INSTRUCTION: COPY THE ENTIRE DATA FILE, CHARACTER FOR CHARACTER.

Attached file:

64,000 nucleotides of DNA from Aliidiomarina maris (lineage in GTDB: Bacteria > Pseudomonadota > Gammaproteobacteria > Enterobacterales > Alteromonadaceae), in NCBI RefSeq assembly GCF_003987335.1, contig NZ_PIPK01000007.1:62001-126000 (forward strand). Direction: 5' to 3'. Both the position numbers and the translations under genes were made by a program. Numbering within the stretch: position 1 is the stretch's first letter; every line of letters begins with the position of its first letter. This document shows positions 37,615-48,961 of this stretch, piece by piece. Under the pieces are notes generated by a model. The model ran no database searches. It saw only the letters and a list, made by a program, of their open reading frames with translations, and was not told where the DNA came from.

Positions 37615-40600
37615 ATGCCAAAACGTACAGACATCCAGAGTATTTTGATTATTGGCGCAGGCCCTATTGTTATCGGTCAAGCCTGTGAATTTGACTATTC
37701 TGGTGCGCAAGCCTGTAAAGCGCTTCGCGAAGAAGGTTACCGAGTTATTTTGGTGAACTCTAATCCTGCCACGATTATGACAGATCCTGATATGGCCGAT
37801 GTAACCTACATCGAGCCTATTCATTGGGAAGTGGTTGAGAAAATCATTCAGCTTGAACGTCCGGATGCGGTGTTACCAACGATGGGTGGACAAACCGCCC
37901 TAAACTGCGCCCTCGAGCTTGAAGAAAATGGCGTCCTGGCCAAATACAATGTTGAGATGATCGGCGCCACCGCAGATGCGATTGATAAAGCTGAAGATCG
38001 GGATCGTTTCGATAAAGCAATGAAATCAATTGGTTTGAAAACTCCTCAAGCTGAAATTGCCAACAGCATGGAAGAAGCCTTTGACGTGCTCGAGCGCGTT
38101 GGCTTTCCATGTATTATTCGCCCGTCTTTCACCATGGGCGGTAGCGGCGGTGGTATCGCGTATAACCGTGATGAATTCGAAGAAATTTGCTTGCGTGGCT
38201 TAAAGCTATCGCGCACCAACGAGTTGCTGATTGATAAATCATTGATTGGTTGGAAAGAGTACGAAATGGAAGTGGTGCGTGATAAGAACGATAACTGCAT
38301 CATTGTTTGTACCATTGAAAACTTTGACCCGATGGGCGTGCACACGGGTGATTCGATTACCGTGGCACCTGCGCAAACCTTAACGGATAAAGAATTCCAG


64,000 nucleotides of DNA from Aliidiomarina maris (lineage in GTDB: Bacteria > Pseudomonadota > Gammaproteobacteria > Enterobacterales > Alteromonadaceae), in NCBI RefSeq assembly GCF_003987335.1, contig NZ_PIPK01000007.1:62001-126000 (forward strand). Direction: 5' to 3'. Both the position numbers and the translations under genes were made by a program. Numbering within the stretch: position 1 is the stretch's first letter; every line of letters begins with the position of its first letter. This document shows positions 37,615-48,961 of this stretch, piece by piece. Under the pieces are notes generated by a model. The model ran no database searches. It saw only the letters and a list, made by a program, of their open reading frames with translations, and was not told where the DNA came from.

Positions 37615-40600
37615 ATGCCAAAACGTACAGACATCCAGAGTATTTTGATTATTGGCGCAGGCCCTATTGTTATCGGTCAAGCCTGTGAATTTGACTATTC
37701 TGGTGCGCAAGCCTGTAAAGCGCTTCGCGAAGAAGGTTACCGAGTTATTTTGGTGAACTCTAATCCTGCCACGATTATGACAGATCCTGATATGGCCGAT
37801 GTAACCTACATCGAGCCTATTCATTGGGAAGTGGTTGAGAAAATCATTCAGCTTGAACGTCCGGATGCGGTGTTACCAACGATGGGTGGACAAACCGCCC
37901 TAAACTGCGCCCTCGAGCTTGAAGAAAATGGCGTCCTGGCCAAATACAATGTTGAGATGATCGGCGCCACCGCAGATGCGATTGATAAAGCTGAAGATCG
38001 GGATCGTTTCGATAAAGCAATGAAATCAATTGGTTTGAAAACTCCTCAAGCTGAAATTGCCAACAGCATGGAAGAAGCCTTTGACGTGCTCGAGCGCGTT
38101 GGCTTTCCATGTATTATTCGCCCGTCTTTCACCATGGGCGGTAGCGGCGGTGGTATCGCGTATAACCGTGATGAATTCGAAGAAATTTGCTTGCGTGGCT
38201 TAAAGCTATCGCGCACCAACGAGTTGCTGATTGATAAATCATTGATTGGTTGGAAAGAGTACGAAATGGAAGTGGTGCGTGATAAGAACGATAACTGCAT
38301 CATTGTTTGTACCATTGAAAACTTTGACCCGATGGGCGTGCACACGGGTGATTCGATTACCGTGGCACCTGCGCAAACCTTAACGGATAAAGAATTCCAG